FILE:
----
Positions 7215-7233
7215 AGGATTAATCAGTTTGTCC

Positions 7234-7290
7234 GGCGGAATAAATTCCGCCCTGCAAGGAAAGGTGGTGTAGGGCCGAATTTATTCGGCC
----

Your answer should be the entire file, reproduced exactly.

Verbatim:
Positions 7215-7233
7215 AGGATTAATCAGTTTGTCC

Positions 7234-7290
7234 GGCGGAATAAATTCCGCCCTGCAAGGAAAGGTGGTGTAGGGCCGAATTTATTCGGCC